And I want this parenting experience again. Callum is SO amazing. It's hard to wrap my mind around the fact that another baby will be equally amazing, that we'll love it equally much, but I know that's the case. TWO babies, two distinct people to love and be amazed by, two people to play together and love and learn from each other. I want that. I just do, even if logically there are a million other things we could do with our time and money that would be way easier and more relaxing. I don't care. I just want it.

And Torsten gets that, he really does. And that's why he's willing to have a second kid despite his doubts. But I feel bad about it. I want him to want another kid as much as I do. I hate that there's no compromising when you and your partner disagree about how many kids you want--that one of us has to "win" and the other has to "lose" this battle. Even though it's not a battle, not really. It's weird because I feel like we're on the same side, with the same opinions, but the same thought process leads us to different conclusions.

And I worry about that too. I worry that I'm just following some weird biological or societal impulse to have another kid, that it's not really the best thing for our family. I feel like I'm making some sort of unilateral decision even though Torsten isn't setting it up like that. Even though he agrees that we're really discussing together what would be best for our family and reaching the conclusion that makes the most sense for all involved parties. It's still me swaying him to make a different decision than he would on his own. And I know that's part of being a family. But we're usually so in tune, so very much on the same page, that it's weird and a little scary to disagree on something so fundamental.

I'm not worried that we won't be able to love another baby as much as we love this one. I'm not worried that we'll ever regret having a second baby, or that Torsten will resent me for making it happen. I know that once the next baby is here, someday down the line, we will wonder how we ever could have thought that maybe it wasn't the right thing.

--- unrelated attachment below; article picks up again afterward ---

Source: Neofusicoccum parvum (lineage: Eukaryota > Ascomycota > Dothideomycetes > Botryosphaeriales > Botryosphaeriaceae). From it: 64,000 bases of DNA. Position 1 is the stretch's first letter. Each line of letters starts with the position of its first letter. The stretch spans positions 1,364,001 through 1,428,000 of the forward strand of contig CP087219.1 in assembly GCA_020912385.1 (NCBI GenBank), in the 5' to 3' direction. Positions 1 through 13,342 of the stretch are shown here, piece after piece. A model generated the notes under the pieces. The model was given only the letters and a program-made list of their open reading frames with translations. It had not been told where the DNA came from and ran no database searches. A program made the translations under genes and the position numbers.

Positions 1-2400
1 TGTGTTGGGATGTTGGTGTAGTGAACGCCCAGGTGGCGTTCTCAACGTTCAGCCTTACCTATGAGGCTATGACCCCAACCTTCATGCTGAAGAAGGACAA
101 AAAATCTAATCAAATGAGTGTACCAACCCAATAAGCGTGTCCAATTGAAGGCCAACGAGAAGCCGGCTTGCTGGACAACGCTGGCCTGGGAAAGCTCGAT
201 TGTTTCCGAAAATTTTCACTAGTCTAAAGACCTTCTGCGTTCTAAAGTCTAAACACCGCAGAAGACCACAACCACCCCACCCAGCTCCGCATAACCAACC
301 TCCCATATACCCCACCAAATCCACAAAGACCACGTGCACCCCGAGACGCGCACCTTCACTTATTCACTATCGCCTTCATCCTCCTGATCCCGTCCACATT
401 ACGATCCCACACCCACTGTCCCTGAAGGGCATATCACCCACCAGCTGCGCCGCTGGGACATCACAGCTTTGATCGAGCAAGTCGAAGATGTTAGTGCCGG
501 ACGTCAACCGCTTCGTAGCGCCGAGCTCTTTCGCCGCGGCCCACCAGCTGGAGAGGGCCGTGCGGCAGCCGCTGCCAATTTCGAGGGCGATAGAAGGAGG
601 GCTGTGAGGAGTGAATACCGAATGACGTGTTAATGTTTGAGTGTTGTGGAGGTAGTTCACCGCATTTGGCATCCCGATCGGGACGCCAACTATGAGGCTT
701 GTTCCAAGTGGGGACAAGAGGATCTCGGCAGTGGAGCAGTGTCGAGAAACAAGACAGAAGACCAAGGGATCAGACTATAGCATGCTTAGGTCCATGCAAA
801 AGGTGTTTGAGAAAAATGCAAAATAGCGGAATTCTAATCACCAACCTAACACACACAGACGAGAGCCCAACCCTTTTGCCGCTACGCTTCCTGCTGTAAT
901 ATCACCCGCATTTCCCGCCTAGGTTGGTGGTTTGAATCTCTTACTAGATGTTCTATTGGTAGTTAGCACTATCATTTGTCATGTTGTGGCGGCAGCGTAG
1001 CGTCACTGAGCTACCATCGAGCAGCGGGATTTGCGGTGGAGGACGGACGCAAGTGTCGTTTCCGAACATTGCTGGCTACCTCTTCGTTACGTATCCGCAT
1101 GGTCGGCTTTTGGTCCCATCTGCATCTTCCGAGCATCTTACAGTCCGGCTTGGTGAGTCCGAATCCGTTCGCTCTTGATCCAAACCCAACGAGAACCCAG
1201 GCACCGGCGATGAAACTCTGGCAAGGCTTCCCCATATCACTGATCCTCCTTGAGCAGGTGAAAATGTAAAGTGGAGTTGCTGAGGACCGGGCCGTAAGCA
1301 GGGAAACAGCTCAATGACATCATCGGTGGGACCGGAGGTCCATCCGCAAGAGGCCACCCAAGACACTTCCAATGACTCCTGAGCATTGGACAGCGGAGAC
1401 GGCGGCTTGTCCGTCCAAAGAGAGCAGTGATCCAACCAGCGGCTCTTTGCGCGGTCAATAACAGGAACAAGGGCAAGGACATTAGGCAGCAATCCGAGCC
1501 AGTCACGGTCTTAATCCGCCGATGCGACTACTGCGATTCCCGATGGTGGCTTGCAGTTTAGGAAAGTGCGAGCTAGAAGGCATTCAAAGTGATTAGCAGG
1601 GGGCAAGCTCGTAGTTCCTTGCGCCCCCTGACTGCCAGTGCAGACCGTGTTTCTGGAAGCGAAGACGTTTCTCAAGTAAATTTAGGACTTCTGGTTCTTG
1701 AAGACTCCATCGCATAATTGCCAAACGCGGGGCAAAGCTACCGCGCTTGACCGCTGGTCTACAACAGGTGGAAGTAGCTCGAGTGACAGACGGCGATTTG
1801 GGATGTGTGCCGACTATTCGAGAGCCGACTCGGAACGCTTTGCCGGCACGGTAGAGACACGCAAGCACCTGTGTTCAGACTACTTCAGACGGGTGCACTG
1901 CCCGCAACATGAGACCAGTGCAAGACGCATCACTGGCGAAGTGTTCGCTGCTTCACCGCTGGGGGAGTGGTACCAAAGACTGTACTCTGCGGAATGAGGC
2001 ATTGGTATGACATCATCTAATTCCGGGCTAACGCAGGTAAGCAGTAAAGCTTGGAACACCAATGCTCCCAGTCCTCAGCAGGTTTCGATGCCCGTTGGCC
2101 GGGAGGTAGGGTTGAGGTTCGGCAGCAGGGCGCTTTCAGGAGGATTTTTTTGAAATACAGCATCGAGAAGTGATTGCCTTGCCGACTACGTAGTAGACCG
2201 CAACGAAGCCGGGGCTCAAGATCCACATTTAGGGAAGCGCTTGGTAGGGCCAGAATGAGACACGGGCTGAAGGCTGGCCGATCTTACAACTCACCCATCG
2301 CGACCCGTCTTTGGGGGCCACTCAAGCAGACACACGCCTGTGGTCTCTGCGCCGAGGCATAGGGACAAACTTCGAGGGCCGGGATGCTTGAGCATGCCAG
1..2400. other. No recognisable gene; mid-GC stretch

But the next baby isn't here yet. We don't know when it will be here, or even if we will encounter problems trying to conceive it, when we get to that point. It's all still theoretical, a vague and blurry concept, where these concerns are still valid, where they still merit attention and discussion. That's where we are right now. And it's kind of a scary, open-ended place to be.


  1. I LOVE this kind of discussion, as you know.

  2. I've been reading your blog since around the time you got pregnant, but I've never commented on it, so sorry for being a lurker! BUT! I had to comment on this post because THIS IS EXACTLY MY SITUATION. It was eerie the way you captured the circumstances and your feelings because it is exactly how my husband I feel. So, I just wanted to say thanks for making me feel not so alone. The world works in mysterious ways, and I hope (for both of us) that this will just work itself out.

  3. I think I get what you mean. I think that once you actually have the second kid and Torsten loves it, you won't have to feel like you forced Torsten's hand. Well, that's what I hope.

  4. This is interesting! I am still trying to decide if I want my first one, but it's interesting to hear your thoughts on your second. One question--weren't you thinking of adopting your second baby? Why did you decide against that (if you did?)

  5. So, I hear you. My husband has a child from his first marriage, and while we've always said "yes, this marriage (OUR marriage) will include more children", it's ...harder. My stepdaughter is fully functional. She's so easy, these days. When she was 6 and 7, this was actually an easier conversation because we were ALREADY doing the 'kid' thing, but now that she is 15, and so great, and God life is SO EASY (she can stay home alone! or come with us and be an active participant! She packs for herself! Makes her own lunch AND THEN CLEANS UP! Etc!) I feel so much GUILT when I think of having another. I don't want my husband to be resentful of "starting over" (and I don't, either.) It's hard when one person can take it or leave it and the other can't, because all the suck that coems with it is now firmly in the fault of the one who can't. If that makes sense.

    (I should point out: six months ago I was more concerned about this than I am now. My husband's attitude and behavior over the past year or so has shifted from "take it or leave it" to "let's take it!" and it's been joyful to feel like we're partnershipping this, which I can say I didn't always feel. But things being good NOW don't mean I don't remembe how they were THEN, and man, that was the suck)

  6. At least Torsten isn't like my coworker who has two kids - his wife wants a third and he adamantly does not, to the extent that he told her if they have a third and there is something wrong with it, he will blame her forever!

  7. I know we were just talking about this on Twitter, but YES. I think part of my issue is that right after I have a baby, when to have the next one is very much on my mind. I'm immersed in the newborn stage so I spend a lot of time thinking about how many and spacing and so on. My husband, on the other hand, spends the first 6 months or so of our children's lives thinking, "WHY did we DO this?" So any time I mention anything about more he just thinks I'm crazy.